If you’re unemployed, spend time with your friends who have jobs — you’re more likely to find a job and be offered a better salary than if you hang around with other unemployed people, according to new research being presented this week in Britain at the Royal Economic Society’s 2011 annual conference.
Lorenzo Cappellari of Catholic University of Milan and the Institute for the Study of Labor (IZA) in Bonn and Konstantinos Tatsiramos of IZA and the University of Leicester analyzed data from the British Household Panel Survey between 1992-2005. They found that for an unemployed individual, having one more employed friend:
- Increases the chances of finding a job by as much as 18%.
- Increases the likelihood that the new job is well paid.
- Reduces the chances of falling back into unemployment.
A pair of U.S. researchers found something similar: Social interactions between neighbors are an important source of job referrals, especially if the neighbors are of similar age and education, and have children of the same age. Duke economist Patrick Bayer, Stephen Ross of the University of Connecticut, and Giorgio Topa of the Federal Reserve Bank of New York published their findings in the ‘Journal of Political Economy’ in December 2008.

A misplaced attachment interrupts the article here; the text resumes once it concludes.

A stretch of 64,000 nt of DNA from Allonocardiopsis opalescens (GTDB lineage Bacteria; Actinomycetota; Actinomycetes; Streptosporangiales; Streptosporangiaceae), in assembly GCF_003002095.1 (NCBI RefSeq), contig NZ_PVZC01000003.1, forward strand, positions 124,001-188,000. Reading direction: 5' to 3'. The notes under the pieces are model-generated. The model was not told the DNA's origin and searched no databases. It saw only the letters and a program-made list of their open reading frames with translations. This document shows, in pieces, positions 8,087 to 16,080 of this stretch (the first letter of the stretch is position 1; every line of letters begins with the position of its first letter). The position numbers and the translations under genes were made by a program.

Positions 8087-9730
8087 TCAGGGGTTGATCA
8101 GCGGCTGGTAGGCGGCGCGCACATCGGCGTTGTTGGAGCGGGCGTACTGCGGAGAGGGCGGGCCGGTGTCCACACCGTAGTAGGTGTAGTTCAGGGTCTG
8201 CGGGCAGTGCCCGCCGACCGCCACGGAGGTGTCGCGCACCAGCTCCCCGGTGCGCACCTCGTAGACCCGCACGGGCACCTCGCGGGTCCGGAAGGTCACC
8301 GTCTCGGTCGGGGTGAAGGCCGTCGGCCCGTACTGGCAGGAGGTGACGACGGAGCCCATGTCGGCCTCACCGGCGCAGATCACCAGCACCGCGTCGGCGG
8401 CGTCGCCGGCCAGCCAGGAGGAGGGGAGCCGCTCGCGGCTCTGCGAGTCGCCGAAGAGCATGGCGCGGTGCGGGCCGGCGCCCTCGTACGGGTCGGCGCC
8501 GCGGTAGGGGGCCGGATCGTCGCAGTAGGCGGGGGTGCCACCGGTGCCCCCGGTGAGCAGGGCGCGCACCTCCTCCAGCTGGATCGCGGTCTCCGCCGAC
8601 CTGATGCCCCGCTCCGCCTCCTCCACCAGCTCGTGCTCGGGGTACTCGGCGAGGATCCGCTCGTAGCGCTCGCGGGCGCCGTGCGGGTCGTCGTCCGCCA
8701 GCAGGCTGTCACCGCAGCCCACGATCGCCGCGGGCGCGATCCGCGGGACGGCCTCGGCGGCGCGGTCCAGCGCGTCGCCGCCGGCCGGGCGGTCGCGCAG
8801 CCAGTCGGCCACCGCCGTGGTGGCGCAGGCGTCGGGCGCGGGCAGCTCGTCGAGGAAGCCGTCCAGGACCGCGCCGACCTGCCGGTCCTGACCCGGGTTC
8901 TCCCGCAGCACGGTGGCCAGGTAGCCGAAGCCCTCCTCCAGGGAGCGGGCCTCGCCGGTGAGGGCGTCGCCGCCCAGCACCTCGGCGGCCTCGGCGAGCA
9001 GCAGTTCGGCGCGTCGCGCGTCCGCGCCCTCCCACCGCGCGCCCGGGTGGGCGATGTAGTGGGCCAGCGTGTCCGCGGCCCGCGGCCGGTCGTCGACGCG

Examining 1990 Census data, the researchers looked at neighbors in the Boston area and found that residing on the same block (versus on nearby streets) increased the probability of working together by 33 percent. The “referral effect” benefits were greatest for neighbors who were well-matched in terms of education and age: Those men tended to earn 4 to 6 percent more, suggesting that they were finding better positions through their neighbors. There was no salary effect for well-matched women, but they were more likely to be in the workforce.
How important are connections? How did you find your last job? What’s your advice for the unemployed?